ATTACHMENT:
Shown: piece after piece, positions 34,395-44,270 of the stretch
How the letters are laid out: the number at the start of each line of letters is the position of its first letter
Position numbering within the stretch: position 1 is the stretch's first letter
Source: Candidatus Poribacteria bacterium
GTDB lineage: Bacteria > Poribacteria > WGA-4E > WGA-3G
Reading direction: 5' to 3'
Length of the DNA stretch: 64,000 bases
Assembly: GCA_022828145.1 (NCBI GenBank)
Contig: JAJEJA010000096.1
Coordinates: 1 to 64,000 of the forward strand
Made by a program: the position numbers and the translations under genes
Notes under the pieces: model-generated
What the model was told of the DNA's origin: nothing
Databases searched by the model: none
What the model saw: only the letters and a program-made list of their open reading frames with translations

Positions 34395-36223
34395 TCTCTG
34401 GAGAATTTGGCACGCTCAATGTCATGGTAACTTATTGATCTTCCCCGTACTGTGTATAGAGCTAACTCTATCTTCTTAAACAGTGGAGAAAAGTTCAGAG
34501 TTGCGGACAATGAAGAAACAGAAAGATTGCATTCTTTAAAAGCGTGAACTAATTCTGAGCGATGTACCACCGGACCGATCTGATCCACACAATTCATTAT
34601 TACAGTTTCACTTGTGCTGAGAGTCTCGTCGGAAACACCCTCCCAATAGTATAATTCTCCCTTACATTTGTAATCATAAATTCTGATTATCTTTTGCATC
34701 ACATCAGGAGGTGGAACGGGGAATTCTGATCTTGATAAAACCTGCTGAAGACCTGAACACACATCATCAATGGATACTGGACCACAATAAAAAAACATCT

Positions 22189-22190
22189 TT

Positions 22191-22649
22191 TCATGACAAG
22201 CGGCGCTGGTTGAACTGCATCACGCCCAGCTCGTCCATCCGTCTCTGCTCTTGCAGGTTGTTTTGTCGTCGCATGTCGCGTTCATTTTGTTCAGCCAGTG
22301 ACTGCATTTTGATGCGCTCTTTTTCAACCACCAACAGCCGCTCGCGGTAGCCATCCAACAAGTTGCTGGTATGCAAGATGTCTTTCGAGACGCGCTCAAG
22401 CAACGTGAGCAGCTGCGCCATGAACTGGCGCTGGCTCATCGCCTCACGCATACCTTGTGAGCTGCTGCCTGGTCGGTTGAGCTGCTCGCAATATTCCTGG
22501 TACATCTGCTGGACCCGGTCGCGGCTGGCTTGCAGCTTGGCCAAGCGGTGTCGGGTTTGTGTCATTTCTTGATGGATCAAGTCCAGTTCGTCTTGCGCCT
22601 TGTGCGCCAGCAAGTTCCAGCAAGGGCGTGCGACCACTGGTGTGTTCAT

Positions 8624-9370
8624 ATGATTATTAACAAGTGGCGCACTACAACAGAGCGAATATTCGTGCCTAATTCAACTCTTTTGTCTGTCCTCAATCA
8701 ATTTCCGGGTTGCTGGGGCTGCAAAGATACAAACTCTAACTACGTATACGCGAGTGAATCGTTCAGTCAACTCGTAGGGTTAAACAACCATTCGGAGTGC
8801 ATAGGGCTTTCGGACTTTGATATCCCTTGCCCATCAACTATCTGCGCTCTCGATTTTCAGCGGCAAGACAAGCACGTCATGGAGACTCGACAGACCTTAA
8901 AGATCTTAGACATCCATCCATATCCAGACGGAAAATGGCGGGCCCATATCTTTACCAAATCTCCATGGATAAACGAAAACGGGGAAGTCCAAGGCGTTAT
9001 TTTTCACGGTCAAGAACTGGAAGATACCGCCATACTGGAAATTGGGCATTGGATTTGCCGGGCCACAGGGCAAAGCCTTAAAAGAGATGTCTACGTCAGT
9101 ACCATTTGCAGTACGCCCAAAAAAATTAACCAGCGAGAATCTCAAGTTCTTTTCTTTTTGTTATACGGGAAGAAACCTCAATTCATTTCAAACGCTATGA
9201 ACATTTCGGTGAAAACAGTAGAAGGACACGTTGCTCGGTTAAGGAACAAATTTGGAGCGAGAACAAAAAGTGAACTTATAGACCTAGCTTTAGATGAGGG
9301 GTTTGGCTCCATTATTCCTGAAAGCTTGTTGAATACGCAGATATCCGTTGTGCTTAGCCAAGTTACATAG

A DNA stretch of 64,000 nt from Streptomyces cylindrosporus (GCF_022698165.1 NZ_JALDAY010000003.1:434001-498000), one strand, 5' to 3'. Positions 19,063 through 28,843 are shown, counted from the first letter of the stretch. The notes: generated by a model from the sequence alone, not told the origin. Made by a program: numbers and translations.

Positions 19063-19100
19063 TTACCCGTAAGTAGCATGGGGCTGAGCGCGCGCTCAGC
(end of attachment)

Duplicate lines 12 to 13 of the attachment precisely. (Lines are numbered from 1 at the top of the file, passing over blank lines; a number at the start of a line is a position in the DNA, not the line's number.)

Notes under the pieces: model-generated
What the model was told of the DNA's origin: nothing